The Fed That Didn’t Bark

The Fed That Didn’t Bark by Robert R. Johnson, PhD, CFA, CAIA, President and CEO, The American College of Financial Services

In Sir Arthur Conan Doyle’s short story Silver Blaze, Sherlock Holmes concludes that since a guard dog didn’t bark the dog was friendly with the intruder. Last week the Fed didn’t bark on raising interest rates because they’re friendly with the financial markets – perhaps too friendly.

After this inaction by the Fed, the equity markets seem to be very confused and appear to be trending downward. Many pundits were surprised that the stock market has not responded positively to the decision not to raise rates.

I believe that market participants are suffering from “Fed fatigue.” Interest rates are surely going to rise; it isn’t a matter of “if” but is merely a matter of “when.” I believe that last week the market would have welcomed a 25 basis point increase. It would have provided investors with more clarity – and we know that the market detests uncertainty. What happened is that the Fed simply kicked the can down the road a bit and we will go through this dance again in the coming months. As an aside, the Fed is reminding me of Congress kicking the can down the road a few years ago regarding the debt ceiling. Let’s hope the Fed doesn’t bring the markets to the precipice of disaster like our lawmakers did.

What does this “failure to bark” mean for the equity markets moving forward? I have spent a good deal of my career empirically investigating market performance with respect to Federal Reserve policy. My co-authors Gerald Jensen of Creighton University and Luis Garcia-Feijoo of Florida Atlantic University and I found in our recently published book Invest With the Fed that equity returns were significantly higher when the Fed was lowering rates than raising rates. From 1966 through 2013, the S&P 500 returned 15.2 percent in falling rate environments and only 5.9 percent in rising rate environments. And, there was a wider disparity in the returns to small stocks during rising and falling rate environments. The bottom line is that investors should lower their return expectations in the coming months and years when those inevitable rate hikes occur.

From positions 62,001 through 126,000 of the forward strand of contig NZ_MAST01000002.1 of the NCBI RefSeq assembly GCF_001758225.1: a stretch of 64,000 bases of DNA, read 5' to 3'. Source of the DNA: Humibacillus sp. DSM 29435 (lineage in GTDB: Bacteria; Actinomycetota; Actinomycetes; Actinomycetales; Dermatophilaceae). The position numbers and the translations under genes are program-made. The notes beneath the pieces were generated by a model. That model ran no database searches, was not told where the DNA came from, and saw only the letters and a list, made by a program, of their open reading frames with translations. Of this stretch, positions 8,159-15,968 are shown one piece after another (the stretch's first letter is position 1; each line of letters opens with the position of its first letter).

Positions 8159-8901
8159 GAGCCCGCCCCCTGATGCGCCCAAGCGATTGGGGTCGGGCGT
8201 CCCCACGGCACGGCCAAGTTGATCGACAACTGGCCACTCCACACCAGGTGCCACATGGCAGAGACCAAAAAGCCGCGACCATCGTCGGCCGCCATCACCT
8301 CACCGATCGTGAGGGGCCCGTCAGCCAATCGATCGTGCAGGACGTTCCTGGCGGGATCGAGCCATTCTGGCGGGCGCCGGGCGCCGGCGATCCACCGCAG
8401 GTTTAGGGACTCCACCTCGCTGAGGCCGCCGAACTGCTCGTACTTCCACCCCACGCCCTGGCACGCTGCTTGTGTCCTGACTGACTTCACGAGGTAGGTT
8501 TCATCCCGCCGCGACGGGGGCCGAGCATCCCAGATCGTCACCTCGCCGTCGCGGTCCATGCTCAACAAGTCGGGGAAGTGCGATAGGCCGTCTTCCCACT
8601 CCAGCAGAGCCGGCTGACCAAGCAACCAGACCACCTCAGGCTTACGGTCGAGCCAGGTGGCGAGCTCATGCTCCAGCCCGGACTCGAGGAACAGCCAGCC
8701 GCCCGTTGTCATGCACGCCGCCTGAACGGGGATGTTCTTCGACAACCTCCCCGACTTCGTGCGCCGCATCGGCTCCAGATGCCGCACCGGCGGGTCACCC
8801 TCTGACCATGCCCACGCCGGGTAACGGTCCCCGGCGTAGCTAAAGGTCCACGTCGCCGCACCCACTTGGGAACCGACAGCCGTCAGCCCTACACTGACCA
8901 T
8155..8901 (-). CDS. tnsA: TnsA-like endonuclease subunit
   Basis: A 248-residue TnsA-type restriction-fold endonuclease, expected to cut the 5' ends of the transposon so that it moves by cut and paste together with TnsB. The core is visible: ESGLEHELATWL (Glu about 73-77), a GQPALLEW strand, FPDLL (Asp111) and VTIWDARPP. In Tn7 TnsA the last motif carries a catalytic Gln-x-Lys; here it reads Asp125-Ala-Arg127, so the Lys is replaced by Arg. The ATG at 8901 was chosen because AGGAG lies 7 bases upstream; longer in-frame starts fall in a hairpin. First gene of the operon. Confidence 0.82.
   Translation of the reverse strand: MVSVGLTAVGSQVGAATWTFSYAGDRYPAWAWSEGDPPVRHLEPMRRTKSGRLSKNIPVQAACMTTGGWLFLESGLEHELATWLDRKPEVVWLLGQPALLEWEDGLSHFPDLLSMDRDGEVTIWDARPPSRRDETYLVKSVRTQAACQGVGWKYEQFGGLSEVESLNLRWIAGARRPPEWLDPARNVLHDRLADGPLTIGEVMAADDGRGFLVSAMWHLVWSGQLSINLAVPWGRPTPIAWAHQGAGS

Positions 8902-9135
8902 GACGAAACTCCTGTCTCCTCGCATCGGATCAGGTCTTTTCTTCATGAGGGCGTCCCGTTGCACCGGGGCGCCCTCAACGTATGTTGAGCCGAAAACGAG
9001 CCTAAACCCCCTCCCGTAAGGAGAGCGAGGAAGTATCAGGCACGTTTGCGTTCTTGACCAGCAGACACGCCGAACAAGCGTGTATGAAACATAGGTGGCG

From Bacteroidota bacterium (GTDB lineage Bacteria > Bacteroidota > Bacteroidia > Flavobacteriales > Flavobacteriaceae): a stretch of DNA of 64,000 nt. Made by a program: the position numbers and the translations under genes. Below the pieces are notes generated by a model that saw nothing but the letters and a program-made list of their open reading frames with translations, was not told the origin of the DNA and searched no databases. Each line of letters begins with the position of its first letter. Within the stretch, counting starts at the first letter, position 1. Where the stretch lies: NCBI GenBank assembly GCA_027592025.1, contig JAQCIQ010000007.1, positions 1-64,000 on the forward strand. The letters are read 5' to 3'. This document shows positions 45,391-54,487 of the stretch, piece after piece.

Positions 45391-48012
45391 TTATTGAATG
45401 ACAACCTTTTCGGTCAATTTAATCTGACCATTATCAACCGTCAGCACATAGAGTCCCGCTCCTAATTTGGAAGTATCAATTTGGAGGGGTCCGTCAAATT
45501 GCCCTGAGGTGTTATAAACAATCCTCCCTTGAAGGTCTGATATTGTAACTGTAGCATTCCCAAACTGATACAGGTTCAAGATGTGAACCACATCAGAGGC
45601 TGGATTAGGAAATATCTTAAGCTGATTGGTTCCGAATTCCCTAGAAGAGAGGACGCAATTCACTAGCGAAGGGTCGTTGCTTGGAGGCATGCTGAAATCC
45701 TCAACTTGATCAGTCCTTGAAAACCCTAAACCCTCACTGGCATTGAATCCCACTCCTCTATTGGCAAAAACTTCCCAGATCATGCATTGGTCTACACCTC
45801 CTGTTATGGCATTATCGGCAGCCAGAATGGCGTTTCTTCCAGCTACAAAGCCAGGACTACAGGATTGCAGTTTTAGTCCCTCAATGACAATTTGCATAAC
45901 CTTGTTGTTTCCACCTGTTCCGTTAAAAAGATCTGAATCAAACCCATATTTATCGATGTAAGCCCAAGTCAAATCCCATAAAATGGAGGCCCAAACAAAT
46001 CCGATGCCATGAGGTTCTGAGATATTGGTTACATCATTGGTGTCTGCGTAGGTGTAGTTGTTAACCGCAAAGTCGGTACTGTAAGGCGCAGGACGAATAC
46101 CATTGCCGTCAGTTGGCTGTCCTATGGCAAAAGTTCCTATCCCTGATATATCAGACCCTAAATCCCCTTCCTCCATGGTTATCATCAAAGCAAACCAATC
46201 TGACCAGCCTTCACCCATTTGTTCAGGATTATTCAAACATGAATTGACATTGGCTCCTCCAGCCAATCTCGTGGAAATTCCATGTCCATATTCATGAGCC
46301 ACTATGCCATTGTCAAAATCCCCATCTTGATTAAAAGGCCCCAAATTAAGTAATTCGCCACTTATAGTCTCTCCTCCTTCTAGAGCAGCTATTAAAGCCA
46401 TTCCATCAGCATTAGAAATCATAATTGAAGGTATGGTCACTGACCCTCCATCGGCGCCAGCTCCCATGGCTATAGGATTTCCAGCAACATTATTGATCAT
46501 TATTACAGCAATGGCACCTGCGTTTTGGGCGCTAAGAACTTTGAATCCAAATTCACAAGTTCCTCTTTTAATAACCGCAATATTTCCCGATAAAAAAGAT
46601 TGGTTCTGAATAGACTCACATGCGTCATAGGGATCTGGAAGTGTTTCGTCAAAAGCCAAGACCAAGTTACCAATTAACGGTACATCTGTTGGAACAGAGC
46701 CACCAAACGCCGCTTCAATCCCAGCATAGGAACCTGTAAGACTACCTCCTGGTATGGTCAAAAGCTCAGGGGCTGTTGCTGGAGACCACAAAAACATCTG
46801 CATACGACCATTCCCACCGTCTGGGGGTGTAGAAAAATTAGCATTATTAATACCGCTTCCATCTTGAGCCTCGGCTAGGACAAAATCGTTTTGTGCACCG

For the average investor with a long-term time horizon, the short-term actions of our beloved Federal Reserve should be of little concern. Hopefully, those investors are already largely concentrated in equities and simply understand that some market periods are characterized by higher returns than others and that “staying the course” gives them the best chance to build true long-term wealth.

While I would caution long-term investors to not significantly modify their asset allocations, my research does show that some equity sectors hold up very well in rising rate environments while others lag behind. For instance, energy, consumer goods, utilities and food stocks have proven to be solid investments when rates are trending upward. On the other hand, autos, durable goods, apparel and retail stocks have underperformed in rising interest rate environments. Some sector rotation may be warranted in advance of or in response to a Fed move.

For the typical retirement investor, the Fed non-move truly is a non-event. The best way for the average do-it-yourself investor to build wealth is to systematically invest in a low-cost equity index fund via dollar cost averaging. The old adage “Time in the market is more important than timing the market” should guide investors’ long-term strategy.

Robert R. Johnson, PhD, CFA, CAIA

President and CEO, The American College of Financial Services

Robert R. Johnson is President and CEO of The American College of Financial Services, a non-profit, accredited, degree-granting institution in Bryn Mawr, PA. He has extensively researched Federal Reserve monetary policy and capital market returns for the past 25 years.

Twitter is @BobAmericanColl

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